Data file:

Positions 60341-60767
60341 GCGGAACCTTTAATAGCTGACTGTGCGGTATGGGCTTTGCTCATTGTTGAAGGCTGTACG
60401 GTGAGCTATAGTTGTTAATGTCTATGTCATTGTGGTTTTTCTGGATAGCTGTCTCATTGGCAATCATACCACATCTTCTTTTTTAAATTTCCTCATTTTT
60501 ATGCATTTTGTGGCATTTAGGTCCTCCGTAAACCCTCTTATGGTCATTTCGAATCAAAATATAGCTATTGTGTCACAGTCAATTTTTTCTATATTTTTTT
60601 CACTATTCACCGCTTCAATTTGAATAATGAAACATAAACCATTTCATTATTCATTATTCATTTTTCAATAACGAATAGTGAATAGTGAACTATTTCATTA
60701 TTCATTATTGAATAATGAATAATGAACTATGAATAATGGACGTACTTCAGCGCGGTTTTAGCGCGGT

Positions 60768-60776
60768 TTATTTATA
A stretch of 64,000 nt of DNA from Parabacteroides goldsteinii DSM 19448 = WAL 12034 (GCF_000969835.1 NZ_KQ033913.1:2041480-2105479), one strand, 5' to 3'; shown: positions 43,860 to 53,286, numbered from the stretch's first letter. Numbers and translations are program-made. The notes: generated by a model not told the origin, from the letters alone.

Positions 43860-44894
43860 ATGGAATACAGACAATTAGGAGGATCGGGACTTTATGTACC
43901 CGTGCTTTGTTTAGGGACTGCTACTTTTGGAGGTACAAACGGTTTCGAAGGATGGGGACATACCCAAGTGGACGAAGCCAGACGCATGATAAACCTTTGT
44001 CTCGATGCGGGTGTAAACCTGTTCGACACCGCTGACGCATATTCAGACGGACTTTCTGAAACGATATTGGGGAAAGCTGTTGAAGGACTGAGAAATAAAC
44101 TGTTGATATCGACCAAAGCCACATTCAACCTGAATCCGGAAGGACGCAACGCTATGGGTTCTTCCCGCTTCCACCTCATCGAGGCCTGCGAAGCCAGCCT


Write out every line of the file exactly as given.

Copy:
Positions 60341-60767
60341 GCGGAACCTTTAATAGCTGACTGTGCGGTATGGGCTTTGCTCATTGTTGAAGGCTGTACG
60401 GTGAGCTATAGTTGTTAATGTCTATGTCATTGTGGTTTTTCTGGATAGCTGTCTCATTGGCAATCATACCACATCTTCTTTTTTAAATTTCCTCATTTTT
60501 ATGCATTTTGTGGCATTTAGGTCCTCCGTAAACCCTCTTATGGTCATTTCGAATCAAAATATAGCTATTGTGTCACAGTCAATTTTTTCTATATTTTTTT
60601 CACTATTCACCGCTTCAATTTGAATAATGAAACATAAACCATTTCATTATTCATTATTCATTTTTCAATAACGAATAGTGAATAGTGAACTATTTCATTA
60701 TTCATTATTGAATAATGAATAATGAACTATGAATAATGGACGTACTTCAGCGCGGTTTTAGCGCGGT

Positions 60768-60776
60768 TTATTTATA
A stretch of 64,000 nt of DNA from Parabacteroides goldsteinii DSM 19448 = WAL 12034 (GCF_000969835.1 NZ_KQ033913.1:2041480-2105479), one strand, 5' to 3'; shown: positions 43,860 to 53,286, numbered from the stretch's first letter. Numbers and translations are program-made. The notes: generated by a model not told the origin, from the letters alone.

Positions 43860-44894
43860 ATGGAATACAGACAATTAGGAGGATCGGGACTTTATGTACC
43901 CGTGCTTTGTTTAGGGACTGCTACTTTTGGAGGTACAAACGGTTTCGAAGGATGGGGACATACCCAAGTGGACGAAGCCAGACGCATGATAAACCTTTGT
44001 CTCGATGCGGGTGTAAACCTGTTCGACACCGCTGACGCATATTCAGACGGACTTTCTGAAACGATATTGGGGAAAGCTGTTGAAGGACTGAGAAATAAAC
44101 TGTTGATATCGACCAAAGCCACATTCAACCTGAATCCGGAAGGACGCAACGCTATGGGTTCTTCCCGCTTCCACCTCATCGAGGCCTGCGAAGCCAGCCT